On the Death of Distance and Borders: Evidence from the Nineteenth Century
AbstractIn this paper, we investigate time-dependent border and distance effects in the nineteenth century and document clear declines in the importance of these variables through time. What this suggests, in light of the work for the post-1950 era, is that researchers might have correctly identified the increasing effect of distance on bilateral trade over time. In other words, trade costs may have not declined nearly as dramatically in the late twentieth century as has been supposed, especially in light of the nineteenth century, a time of documented trade cost decline and commodity market integration.
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Bibliographic InfoPaper provided by National Bureau of Economic Research, Inc in its series NBER Working Papers with number 15250.
Date of creation: Aug 2009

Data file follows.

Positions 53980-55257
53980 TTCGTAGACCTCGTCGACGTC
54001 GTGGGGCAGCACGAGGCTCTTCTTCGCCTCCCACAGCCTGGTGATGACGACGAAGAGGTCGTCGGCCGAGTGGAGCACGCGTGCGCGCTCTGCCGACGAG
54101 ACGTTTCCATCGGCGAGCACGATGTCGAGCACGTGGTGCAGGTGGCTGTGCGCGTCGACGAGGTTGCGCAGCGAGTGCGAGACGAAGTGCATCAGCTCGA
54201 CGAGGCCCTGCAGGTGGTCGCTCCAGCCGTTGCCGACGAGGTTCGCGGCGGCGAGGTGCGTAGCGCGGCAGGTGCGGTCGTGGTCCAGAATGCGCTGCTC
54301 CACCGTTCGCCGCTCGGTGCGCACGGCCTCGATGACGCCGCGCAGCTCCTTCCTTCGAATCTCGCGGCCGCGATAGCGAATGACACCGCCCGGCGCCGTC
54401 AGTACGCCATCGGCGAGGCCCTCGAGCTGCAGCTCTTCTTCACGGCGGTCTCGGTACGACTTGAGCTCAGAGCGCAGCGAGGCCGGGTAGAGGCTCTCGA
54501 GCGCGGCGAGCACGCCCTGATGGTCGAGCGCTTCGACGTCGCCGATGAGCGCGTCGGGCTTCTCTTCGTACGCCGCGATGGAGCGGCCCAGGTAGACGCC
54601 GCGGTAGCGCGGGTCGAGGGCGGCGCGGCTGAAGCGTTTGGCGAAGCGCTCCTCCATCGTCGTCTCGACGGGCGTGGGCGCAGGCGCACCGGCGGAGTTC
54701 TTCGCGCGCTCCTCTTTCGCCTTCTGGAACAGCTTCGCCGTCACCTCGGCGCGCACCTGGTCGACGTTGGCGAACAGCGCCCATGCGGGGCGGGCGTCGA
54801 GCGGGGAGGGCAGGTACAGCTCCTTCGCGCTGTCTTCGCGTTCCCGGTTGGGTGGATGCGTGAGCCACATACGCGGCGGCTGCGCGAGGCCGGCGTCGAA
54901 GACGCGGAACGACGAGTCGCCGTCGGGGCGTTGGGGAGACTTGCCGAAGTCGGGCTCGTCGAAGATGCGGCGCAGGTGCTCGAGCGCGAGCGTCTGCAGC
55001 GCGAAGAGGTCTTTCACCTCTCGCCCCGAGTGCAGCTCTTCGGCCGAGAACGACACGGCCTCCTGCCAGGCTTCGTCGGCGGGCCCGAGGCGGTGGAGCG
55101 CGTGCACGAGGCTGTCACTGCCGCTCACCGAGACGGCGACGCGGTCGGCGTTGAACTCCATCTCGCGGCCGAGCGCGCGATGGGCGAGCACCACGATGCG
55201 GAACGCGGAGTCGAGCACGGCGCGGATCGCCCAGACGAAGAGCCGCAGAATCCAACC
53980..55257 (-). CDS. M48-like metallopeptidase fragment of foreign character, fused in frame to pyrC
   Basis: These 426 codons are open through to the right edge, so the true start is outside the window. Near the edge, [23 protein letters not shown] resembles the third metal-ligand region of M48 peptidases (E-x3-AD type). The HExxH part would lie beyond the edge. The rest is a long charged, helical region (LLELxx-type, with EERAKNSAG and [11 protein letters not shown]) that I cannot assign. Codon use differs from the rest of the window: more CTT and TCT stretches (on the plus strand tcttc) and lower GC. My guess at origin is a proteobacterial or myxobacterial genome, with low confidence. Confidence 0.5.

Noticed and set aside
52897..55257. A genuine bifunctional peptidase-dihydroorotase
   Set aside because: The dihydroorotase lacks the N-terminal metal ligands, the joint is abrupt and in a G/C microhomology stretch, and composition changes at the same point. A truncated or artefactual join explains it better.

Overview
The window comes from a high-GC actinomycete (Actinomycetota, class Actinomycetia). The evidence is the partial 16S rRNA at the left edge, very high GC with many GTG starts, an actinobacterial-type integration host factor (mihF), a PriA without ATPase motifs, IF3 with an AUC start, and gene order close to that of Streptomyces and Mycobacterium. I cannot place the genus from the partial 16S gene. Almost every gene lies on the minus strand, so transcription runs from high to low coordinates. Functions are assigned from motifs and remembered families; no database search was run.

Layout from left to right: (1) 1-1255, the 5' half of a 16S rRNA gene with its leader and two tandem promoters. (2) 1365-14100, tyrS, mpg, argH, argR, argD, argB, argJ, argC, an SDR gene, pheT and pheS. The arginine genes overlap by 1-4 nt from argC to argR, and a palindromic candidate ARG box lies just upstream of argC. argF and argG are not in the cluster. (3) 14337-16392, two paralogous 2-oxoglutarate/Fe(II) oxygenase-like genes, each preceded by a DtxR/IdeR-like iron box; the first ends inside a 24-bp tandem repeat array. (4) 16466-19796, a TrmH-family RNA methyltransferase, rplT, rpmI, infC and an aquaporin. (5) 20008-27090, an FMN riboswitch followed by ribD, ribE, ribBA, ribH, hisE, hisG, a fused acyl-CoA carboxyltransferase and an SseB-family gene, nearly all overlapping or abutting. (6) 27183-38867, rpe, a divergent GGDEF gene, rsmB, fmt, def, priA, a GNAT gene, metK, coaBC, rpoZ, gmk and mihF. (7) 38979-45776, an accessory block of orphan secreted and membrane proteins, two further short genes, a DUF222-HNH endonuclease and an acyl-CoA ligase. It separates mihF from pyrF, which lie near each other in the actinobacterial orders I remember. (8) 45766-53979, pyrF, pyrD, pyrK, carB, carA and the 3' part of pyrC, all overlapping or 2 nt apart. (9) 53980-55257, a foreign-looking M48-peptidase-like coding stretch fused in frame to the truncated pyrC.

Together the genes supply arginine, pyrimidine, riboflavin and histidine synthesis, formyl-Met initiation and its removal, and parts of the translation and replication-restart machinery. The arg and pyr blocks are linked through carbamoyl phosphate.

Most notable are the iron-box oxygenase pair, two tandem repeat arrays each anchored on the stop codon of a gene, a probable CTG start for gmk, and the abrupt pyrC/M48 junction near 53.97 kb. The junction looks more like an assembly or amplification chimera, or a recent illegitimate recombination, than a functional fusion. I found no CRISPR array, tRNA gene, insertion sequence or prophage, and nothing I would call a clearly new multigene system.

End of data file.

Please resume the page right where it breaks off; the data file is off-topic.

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Other versions of this item:
- Jacks, David S., 2009. "On the death of distance and borders: Evidence from the nineteenth century," Economics Letters, Elsevier, vol. 105(3), pages 230-233, December.
- F40 - International Economics - - Macroeconomic Aspects of International Trade and Finance - - - General
- N70 - Economic History - - Economic History: Transport, International and Domestic Trade, Energy, and Other Services - - - General, International, or Comparative
This paper has been announced in the following NEP Reports:
- NEP-ALL-2009-08-16 (All new papers)
- NEP-HIS-2009-08-16 (Business, Economic & Financial History)
- NEP-INT-2009-08-16 (International Trade)
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